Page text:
The Krister Henriksson version of Wallander is by far superior to either the Ralf Lasgaard or the Kenneth Branagh versions. (The Branagh series was DIRE!). Henriksson IS Wallander, arguably one of the best cop shows on TV, helped by the superb supporting cast. I have the complete series on CD they are watchable time and again. Did’nt Charlotta Jonsson make a good Linda?
From a comment on Youtube by a commenter in Lancashire, England.
There was a time when good thrillers were produced in Hollywood. “Three Days Of The Condor” with Robert Redford was one of them. “Silence Of The Lambs” with Jodie Foster and Anthony Hopkins was another one, and I liked “Panic Room” and “The Brave One” very much too.
These days, I am supposed to watch The Game of the Thrones instead. I tried, but my inner child must have died a long time ago and now I am too big for fairy tales about nothing, no matter how fantastical they may be. Or maybe I am too smart for these flashy, extravagant, extra-expensive circus shows, or maybe too stupid, take your pick.
There is probably something wrong with me if I need to be able to identify with the theme of a movie or TV series that I am watching, and I don’t know how to do that when I watch Vin Diesel chasing yet another evildoer in his sport car or turning yet another’s villain’s face into a bloody pulp again. When the conflict between good and evil, the very foundation of a good thriller, whether it is told by Sophocles, William Shakespeare, or George Simenon, is absent in films that are based mostly on car chasing, boxing, fighting and shooting, I get bored after about 20 minutes.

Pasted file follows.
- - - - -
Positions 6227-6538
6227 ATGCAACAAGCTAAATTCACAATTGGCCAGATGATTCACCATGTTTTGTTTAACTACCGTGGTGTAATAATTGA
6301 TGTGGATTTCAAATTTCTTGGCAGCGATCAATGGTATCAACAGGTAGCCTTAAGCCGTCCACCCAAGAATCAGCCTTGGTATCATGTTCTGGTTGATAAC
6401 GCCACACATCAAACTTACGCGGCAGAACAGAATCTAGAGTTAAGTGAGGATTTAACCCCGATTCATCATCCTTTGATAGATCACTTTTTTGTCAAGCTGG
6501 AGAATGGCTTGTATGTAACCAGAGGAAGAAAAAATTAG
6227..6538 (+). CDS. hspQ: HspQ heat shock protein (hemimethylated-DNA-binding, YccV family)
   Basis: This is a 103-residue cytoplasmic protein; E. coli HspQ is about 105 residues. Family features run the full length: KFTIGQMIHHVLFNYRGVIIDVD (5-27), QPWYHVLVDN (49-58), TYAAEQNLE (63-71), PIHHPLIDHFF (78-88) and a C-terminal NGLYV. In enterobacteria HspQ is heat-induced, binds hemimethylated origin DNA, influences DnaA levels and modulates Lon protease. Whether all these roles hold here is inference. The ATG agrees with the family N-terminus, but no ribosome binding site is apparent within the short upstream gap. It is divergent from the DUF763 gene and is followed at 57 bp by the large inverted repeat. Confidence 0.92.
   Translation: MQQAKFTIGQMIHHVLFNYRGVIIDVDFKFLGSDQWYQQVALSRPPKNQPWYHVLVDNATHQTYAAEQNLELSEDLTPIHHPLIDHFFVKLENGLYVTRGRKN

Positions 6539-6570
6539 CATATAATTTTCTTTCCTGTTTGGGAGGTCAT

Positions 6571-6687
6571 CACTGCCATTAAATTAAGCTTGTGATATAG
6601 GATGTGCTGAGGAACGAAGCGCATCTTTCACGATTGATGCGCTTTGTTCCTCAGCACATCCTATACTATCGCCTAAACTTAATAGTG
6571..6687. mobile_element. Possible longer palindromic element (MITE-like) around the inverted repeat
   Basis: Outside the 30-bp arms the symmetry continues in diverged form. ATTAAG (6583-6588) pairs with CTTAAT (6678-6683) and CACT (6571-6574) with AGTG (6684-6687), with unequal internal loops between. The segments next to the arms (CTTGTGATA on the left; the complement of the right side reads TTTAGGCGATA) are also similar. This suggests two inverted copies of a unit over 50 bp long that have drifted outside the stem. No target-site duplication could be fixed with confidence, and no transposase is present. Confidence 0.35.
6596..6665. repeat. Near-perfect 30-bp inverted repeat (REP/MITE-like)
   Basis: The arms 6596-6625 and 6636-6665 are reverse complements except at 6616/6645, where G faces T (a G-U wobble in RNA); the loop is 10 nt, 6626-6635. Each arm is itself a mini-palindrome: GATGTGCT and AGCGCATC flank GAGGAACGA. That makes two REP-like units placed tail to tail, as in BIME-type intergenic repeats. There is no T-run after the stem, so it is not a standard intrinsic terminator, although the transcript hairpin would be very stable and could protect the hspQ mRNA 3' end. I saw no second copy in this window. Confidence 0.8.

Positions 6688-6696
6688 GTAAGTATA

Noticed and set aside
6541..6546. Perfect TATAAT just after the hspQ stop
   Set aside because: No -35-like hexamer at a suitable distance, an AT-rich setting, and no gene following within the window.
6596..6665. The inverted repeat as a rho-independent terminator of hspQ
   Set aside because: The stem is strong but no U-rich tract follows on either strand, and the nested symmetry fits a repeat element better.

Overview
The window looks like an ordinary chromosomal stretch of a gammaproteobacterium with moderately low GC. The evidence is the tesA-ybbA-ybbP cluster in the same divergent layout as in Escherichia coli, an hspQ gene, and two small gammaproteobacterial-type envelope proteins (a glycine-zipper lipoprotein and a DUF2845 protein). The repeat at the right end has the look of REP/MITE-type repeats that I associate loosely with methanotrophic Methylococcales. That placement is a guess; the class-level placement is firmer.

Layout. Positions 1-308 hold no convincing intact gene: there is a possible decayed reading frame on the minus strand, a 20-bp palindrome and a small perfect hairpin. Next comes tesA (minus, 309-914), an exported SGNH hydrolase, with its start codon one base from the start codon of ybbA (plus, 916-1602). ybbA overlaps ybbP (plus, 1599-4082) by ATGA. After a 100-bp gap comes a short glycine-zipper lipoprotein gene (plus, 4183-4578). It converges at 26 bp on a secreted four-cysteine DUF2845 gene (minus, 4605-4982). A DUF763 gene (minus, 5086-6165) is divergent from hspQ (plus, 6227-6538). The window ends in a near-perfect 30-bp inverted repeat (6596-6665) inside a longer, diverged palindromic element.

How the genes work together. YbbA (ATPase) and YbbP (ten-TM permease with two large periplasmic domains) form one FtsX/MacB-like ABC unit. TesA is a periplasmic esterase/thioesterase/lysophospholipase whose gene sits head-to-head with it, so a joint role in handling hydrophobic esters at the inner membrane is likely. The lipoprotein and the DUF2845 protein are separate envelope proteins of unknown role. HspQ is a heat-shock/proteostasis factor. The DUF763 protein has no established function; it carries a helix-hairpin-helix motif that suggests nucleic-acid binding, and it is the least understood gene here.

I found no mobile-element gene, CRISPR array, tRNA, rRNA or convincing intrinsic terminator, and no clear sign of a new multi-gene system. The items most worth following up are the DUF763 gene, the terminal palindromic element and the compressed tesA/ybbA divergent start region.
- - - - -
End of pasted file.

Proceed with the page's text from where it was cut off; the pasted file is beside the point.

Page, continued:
Life really is about the conflict between good and evil, is it not? Especially since what appears as evil to one person may represent an unquestionably good and noble purpose to somebody else.
There is one cop TV series on US cable channels that I watched this year that is not too bad. It is called Banshee. But it is mostly carried by the incredible performance of one person, Anthony Starr, an actor from New Zealand who plays the role of a fake sheriff named Lucas Hood. But the fake sheriff is actually an escaped convict who killed the real sheriff in self defense in a bar fight (just like in Bob Marley’s song “I killed the sheriff”). I watched about half a dozen episodes, but in the end I got tired of the predictably choreographed final bloodshed scene. There probably will not be a tragic, Macbethean end to Lucas Hood – how could they let such a cute guy who has tens of thousands of female followers on Twitter die in the end?
Although my cable package used to include all of the movie channels, I have not seen a good new American cop show on my TV in a very long time. So I eventually canceled all of them except for HBO, but I almost never watch HBO either because I can’t find much worth watching on it either.
If I want to watch a good thriller or cop show these days, I go to Netflix and look for films or TV series in foreign languages. This year I watched three excellent, non-Hollywood TV cop shows on Netflix. As far as I know, these foreign-language TV series are not shown on any of the US cable TV channels. American TV channels only seem to show reruns of old American TV cop shows, with lots and lots of commercials thrown in between car chasing, shootouts and other staples of this particular genre. But I don’t watch these TV shows because I can’t stand the long periods of loud, idiotic commercials, which make my movie viewing experience about as enjoyable as coitus interruptus.